San Francisco, Sept. 15 (Agencies): The 9th circuit court of appeals issued a preliminary injunction today stopping California’s October 7 gubernatorial recall election, in the latest unexpected twist of the unprecedented ballot to decide whether governor Gray Davis remains in office.
“The secretary of state is enjoined from conducting an election on any issue on October 7, 2003,” a three-judge panel ruled today.
The court stayed its order for seven days to allow the parties to appeal the decision to the US supreme court.
The decision by the judges in Pasadena was based on claims that the state’s ageing punch-card voting system — the same type that caused electoral chaos in Florida during the 2000 presidential election — was error-prone and could distort the vote.
The judges said that uneven voting systems could cause a violation of the 14th amendment of the US constitution.
“Plaintiffs’ claim represents almost precisely the same issue as the court considered in (Bush v. Gore in Florida) “whether unequal methods of counting votes ... constitutes a violation of the equal protection clause.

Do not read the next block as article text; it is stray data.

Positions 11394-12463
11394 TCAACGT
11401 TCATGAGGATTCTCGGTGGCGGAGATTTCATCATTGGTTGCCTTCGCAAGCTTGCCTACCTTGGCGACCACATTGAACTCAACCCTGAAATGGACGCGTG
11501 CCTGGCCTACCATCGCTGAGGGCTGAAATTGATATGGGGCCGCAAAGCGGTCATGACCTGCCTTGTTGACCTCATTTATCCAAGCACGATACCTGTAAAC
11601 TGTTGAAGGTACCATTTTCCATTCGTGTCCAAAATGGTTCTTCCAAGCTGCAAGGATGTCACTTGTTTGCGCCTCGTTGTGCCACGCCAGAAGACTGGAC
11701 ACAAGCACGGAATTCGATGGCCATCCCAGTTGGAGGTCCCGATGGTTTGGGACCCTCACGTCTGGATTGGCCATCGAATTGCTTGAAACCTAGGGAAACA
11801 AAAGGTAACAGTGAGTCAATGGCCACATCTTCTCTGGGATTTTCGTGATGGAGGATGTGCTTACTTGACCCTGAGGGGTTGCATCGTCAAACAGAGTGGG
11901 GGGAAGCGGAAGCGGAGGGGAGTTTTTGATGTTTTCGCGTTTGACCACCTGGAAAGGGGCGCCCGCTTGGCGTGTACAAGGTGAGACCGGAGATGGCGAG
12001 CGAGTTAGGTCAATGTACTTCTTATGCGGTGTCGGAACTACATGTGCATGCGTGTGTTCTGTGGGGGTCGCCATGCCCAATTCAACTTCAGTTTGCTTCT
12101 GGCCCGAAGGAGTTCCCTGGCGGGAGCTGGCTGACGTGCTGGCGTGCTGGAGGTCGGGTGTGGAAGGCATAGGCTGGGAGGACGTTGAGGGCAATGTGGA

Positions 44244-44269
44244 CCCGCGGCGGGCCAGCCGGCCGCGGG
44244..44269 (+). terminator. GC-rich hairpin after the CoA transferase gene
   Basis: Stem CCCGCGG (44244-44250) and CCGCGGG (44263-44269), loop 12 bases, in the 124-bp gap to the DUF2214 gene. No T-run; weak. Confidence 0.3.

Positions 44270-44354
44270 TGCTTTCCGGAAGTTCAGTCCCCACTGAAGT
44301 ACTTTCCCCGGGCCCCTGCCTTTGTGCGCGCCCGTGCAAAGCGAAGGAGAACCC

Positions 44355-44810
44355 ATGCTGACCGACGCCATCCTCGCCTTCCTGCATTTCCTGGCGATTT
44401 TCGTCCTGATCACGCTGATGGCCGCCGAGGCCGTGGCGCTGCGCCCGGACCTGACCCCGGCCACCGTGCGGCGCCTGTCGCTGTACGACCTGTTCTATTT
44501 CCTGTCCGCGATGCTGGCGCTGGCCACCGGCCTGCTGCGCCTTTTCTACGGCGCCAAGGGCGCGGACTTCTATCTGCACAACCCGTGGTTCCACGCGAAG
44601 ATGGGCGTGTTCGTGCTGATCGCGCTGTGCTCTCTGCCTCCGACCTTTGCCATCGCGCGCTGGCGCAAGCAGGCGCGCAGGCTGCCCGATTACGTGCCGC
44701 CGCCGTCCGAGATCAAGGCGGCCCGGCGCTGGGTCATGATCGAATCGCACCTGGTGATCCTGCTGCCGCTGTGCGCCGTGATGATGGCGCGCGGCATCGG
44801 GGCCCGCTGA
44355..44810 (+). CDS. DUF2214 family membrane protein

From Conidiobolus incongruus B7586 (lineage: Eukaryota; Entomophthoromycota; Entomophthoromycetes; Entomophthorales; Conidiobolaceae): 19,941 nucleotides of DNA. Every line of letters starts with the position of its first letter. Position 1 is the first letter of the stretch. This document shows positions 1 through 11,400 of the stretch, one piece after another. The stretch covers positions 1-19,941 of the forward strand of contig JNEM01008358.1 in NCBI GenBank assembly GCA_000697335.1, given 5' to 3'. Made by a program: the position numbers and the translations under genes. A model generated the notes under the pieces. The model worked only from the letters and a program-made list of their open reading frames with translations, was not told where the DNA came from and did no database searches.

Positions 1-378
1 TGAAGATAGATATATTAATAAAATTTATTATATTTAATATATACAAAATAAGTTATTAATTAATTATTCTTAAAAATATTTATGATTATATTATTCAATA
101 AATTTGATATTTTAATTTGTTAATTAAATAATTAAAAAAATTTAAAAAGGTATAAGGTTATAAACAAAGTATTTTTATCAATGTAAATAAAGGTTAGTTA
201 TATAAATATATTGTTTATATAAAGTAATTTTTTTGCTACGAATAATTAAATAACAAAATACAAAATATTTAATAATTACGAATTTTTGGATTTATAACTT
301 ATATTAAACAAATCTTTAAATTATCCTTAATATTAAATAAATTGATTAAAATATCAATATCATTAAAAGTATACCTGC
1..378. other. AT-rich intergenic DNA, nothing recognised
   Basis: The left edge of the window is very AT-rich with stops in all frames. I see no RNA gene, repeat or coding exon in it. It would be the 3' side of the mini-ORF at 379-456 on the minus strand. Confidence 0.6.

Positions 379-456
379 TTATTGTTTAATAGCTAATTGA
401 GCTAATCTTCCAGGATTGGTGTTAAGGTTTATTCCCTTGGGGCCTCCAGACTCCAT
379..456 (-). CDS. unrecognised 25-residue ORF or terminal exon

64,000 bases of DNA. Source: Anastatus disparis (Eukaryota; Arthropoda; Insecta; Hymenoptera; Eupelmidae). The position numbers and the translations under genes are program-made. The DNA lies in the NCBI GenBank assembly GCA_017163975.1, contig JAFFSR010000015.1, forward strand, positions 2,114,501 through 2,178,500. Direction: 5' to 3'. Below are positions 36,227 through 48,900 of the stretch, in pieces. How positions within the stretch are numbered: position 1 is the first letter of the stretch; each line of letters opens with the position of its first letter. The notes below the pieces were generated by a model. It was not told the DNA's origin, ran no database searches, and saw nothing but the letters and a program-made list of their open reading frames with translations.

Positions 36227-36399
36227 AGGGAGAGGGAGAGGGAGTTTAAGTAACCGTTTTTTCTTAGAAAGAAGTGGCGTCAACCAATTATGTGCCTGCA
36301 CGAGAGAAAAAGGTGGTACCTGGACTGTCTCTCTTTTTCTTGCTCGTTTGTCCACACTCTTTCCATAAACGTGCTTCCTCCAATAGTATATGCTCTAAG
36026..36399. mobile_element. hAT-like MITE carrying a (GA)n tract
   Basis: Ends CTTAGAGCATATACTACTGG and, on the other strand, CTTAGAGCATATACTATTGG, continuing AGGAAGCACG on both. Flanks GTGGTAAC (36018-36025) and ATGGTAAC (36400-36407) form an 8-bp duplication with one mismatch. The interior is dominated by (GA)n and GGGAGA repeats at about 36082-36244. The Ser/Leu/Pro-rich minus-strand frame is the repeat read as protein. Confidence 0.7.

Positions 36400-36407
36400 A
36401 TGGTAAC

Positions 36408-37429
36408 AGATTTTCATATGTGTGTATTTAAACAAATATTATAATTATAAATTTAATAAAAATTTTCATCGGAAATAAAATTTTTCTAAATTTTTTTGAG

“No voting system is foolproof and the constitution does not demand the use of the best technology available. However what the constitution does require is equal treatment of votes cast in the manner that comports with the equal protection clause,” they wrote in a 66-page decision.
They said it was “virtually undisputed” that the pre-scored punch-card system, which is being phased out but is still in use in some California counties, was more prone to error than the other voting system used in the state.
The October 7 election, which Democrat Davis and his supporters have tried desperately to delay until March next year in the hope that a longer run-up would favour his party, was triggered by Republican opponents.